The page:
Second, implicit in the defendants' counterclaim is the assumption that the next phase of construction, pouring the pile caps, could have begun immediately after the pile driving hammer struck its final blow on April 17. That assumption is without merit. Summit is aware that according to the terms of the prime contract, the Navy's engineers had the ultimate authority to accept or reject piles, and that the pile caps could not be poured until the Navy engineers had reviewed the pile driving logs and the resurvey. Clearly, therefore, even if each pile had been driven to perfection, and there would have been no need to redesign any pile caps or redrive any piles the next phase of construction could not have begun on April 17. In all events it actually took Falco only five (5) days to drive the production piles (April 10, 11, 14, 17 and May 19); it took the Navy's engineers approximately four and one half weeks from April 17, 1989 to May 16, 1989 to review the pile driving logs and the resurvey, and advise Summit that three (3) piles had to be redriven. A task, which, according to expert testimony, should have taken approximately one week. It was the Navy's unexplained delay in reviewing the documents that caused the production pile driving phase of the operation to extend from April 17 to May 19. It is unreasonable to charge Falco with delay during this period.

In order to prevail on their counterclaim that plaintiff breached the terms of the sub-contract by reason of delay the defendants must establish that Falco caused a substantial delay in performance, that the contract terms forbade such a delay, and that they were injured as a result. S. Leo Harmonay, 597 F. Supp. at 1026. The defendants have failed to satisfy the very first test, that of substantial delay in performance. The Court, as fact finder, determined that as of May 19, 1989 Falco completely performed under the terms of the sub-contract and, moreover, its performance was timely. Accordingly, the defendants have failed to prove their claim that Falco breached the terms of the sub-contract by failing to perform within a reasonable time.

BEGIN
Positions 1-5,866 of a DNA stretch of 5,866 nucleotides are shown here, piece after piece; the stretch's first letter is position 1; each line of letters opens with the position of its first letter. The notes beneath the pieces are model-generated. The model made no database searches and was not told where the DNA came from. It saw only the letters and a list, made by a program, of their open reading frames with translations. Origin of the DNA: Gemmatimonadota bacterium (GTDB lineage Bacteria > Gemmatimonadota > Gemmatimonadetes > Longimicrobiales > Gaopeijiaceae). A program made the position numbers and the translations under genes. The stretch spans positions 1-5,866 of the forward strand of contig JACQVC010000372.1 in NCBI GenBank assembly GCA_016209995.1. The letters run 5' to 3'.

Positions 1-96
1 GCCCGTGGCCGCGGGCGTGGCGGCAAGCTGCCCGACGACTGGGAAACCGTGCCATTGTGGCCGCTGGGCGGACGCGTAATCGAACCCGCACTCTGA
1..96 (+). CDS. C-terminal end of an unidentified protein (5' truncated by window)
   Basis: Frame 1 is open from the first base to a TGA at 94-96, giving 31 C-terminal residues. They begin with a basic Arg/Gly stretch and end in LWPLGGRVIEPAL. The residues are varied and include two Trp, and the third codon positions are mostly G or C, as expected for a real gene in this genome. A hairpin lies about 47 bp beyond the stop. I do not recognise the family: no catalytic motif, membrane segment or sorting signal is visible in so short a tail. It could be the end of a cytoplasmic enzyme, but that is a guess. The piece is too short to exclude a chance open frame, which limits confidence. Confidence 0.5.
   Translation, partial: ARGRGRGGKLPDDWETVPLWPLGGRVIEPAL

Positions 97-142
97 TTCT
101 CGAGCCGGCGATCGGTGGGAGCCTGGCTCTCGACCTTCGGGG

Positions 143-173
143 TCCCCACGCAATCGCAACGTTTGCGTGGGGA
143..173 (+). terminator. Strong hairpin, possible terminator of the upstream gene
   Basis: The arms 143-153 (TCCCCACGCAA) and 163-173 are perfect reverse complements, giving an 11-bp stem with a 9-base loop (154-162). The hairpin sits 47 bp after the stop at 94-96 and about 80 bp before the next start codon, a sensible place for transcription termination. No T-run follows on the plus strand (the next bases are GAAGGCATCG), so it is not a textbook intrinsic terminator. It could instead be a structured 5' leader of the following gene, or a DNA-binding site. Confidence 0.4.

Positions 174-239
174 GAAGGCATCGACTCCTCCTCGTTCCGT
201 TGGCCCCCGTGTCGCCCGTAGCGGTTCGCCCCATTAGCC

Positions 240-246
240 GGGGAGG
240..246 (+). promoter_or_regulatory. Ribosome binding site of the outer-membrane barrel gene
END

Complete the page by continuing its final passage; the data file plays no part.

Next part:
Finally, the Court notes that "it is elemental contract law that when a court attempts to construe the meaning of a written agreement, the intention of the contracting parties must be given effect. And it is their intention as it existed at the time the contract was executed which must control rather than any subsequent intention tailored to complement an individual's posture once an agreement has gone sour." New England Merchants National Bank v. Iran Power, 502 F. Supp. 120, 127 (S.D. N.Y.1980). It is apparent to this Court that the construction of the NTCC did not proceed as Summit originally anticipated. It is equally apparent, based on the foregoing analysis, that Falco is not responsible or liable for the delay. Therefore, the defendants' attempt to rewrite the sub-contract with the benefit of hindsight is rebuffed.